During the Indonesia Digital Rights Forum, participants from civil society organisations, academe, media, and government highlight the need to pay attention to the work of organisations outside Jakarta and learn from past success stories of rights movements.
Disinformation, online gender-based violence (OGBV), censorship and information control on online platforms – these are just some of the key issues and challenges faced by digital rights actors in Indonesia. During the Indonesia Digital Rights Forum held last November 24 and 25, participants stressed the need for multi-stakeholder and intersectoral collaboration and providing adequate support for activists to address these shared challenges.
Organised by EngageMedia in partnership with the Southeast Asia Freedom of Expression Network (SAFENet), the two-day event convened over 60 participants from civil society organisations (CSOs), academe, media, student collectives, and government. The forum allowed participants to discuss issues such as OGBV, youth and social media activism, disinformation, internet censorship, and information control, among other topics.
The forum also featured a screening of the documentary Lara Beragama Di Mayantara (The Hurtful Religious Cyberspace), which scrutinises the religious-based discrimination faced by adherents of indigenous religions. The film was produced by EngageMedia in partnership with production house WatchDoc.
Paying more attention to local organisations and addressing burnout
Much like the other digital rights country forums convened by EngageMedia, the Indonesia event provided a space for CSOs working on various advocacy issues to come together and discuss how they can collaborate on solutions to some of the most pressing digital rights problems in the country.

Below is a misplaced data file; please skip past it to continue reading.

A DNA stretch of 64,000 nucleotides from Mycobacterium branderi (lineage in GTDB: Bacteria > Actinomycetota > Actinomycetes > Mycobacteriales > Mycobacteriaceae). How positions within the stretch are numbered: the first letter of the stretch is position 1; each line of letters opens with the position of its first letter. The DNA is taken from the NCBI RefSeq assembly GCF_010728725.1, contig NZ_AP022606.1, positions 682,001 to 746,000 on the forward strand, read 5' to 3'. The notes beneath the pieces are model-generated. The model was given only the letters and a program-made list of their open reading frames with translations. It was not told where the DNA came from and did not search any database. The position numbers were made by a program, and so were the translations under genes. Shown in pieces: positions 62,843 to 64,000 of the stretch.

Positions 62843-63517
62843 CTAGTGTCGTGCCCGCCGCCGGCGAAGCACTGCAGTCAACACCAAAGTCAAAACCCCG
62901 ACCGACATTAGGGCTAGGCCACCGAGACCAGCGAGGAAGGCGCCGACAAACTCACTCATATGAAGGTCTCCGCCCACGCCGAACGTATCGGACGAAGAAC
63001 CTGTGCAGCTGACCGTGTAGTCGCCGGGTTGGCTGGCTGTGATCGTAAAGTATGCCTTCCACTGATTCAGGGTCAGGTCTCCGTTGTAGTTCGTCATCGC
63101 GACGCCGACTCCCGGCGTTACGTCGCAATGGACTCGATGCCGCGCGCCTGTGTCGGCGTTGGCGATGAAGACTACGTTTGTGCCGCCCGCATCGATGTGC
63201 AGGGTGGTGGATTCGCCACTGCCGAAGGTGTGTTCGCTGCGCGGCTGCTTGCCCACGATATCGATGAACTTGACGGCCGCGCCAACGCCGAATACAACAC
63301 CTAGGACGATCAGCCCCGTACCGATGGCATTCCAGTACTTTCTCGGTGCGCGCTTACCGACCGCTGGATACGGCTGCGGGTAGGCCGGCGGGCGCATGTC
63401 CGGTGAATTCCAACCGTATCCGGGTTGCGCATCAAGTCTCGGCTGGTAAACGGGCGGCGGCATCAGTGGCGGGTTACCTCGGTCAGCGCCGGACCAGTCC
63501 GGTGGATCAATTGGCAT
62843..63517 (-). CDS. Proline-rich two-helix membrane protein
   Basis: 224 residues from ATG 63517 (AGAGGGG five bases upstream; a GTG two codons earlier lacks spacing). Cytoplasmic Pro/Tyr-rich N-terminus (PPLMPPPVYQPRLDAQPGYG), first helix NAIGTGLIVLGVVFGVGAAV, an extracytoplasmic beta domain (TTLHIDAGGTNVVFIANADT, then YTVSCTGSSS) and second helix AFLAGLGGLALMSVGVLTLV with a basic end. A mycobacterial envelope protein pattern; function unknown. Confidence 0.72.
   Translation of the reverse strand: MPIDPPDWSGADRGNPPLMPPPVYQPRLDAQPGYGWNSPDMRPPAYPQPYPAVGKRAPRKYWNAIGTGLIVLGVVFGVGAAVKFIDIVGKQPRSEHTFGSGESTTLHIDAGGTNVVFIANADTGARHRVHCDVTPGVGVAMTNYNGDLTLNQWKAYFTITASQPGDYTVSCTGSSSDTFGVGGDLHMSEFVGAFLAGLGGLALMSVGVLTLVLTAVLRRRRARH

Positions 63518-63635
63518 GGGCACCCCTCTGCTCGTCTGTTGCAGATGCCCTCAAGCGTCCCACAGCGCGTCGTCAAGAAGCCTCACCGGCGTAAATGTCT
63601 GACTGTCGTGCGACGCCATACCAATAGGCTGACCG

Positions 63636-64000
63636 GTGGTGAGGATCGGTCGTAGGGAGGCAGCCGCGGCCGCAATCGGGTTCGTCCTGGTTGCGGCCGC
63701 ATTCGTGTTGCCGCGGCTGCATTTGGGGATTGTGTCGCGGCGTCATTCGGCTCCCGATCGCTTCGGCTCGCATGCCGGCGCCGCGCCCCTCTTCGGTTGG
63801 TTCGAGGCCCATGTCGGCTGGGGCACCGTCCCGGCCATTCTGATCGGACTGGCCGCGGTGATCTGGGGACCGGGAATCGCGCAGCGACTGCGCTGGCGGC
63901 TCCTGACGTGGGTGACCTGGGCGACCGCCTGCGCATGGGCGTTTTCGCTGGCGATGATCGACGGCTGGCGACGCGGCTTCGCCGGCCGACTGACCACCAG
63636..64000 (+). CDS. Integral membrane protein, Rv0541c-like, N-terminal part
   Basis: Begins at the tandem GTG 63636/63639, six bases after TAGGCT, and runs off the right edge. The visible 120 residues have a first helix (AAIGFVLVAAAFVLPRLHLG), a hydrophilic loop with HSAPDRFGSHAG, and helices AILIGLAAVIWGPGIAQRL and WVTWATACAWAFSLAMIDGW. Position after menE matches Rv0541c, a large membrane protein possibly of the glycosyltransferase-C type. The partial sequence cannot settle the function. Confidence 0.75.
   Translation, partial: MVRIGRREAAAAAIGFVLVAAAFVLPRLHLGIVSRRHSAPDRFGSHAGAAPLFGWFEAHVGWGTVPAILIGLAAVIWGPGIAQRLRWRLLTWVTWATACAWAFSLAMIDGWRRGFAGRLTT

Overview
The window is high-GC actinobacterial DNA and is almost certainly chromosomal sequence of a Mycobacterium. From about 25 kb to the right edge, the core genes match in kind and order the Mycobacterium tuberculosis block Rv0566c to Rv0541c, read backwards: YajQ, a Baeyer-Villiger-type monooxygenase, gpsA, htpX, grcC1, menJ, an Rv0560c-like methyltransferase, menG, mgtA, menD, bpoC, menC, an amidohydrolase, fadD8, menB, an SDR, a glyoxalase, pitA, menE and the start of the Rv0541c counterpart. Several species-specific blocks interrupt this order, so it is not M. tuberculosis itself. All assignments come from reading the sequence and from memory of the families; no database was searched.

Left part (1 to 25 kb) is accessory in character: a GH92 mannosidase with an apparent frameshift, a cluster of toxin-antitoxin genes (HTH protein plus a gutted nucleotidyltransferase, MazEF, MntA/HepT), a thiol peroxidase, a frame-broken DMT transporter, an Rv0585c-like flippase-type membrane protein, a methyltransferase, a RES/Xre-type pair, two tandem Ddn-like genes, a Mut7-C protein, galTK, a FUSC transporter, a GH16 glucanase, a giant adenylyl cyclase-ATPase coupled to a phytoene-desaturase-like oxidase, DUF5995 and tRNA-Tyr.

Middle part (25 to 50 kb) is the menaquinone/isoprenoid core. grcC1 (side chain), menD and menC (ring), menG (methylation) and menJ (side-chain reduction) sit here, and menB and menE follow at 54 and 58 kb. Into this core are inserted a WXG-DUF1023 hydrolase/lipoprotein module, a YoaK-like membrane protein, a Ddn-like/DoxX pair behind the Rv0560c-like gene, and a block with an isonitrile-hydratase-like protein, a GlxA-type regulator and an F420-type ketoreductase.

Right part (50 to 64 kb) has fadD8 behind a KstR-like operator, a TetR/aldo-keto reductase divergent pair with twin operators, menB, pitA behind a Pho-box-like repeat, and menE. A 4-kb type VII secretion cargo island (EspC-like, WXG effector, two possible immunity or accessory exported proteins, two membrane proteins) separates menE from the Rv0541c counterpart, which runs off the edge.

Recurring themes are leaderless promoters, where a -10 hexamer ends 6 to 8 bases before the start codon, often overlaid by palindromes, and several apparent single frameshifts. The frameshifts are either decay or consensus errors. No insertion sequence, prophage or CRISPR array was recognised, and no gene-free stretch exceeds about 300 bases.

A recurring sentiment throughout the forum was the emphasis on multi-stakeholder and intersectoral collaboration and the need to provide adequate support to activists. Participants said that by engaging in meaningful collaboration, the work of awareness-building and influencing policy would have a greater impact.
For instance, in the work surrounding OGBV and digital security issues, too little attention is paid to the initiatives of collectives and smaller CSOs operating outside Jakarta. This tends to omit a deeper awareness and understanding of the lived realities of people outside this ‘Jakarta bubble’, affecting how relevant or impactful certain interventions and initiatives can be.
Ellen Kusuma from SAFEnet also pointed out that advocacy work should involve constant and meaningful engagement and outreach with affected communities. Too often, many research projects on OGBV and other key issues are deemed completed after the research publication or launch. To be truly effective, however, there needs to be a corresponding outreach component, so it reaches policymakers and target communities.
Additionally, participants stressed the need to devote attention and resources towards supporting activists and ensuring they have the means to keep themselves safe, as well as mentally and emotionally ready to handle the demands of advocacy work. In OGBV cases, for instance, the sensitive nature of the cases can often leave a heavy toll on activists. While OGBV survivors rely on activists for help, there is little to no support available for activists working on these issues. Seeking psychological support is still considered taboo, and more work needs to be done to counter the stigma around this.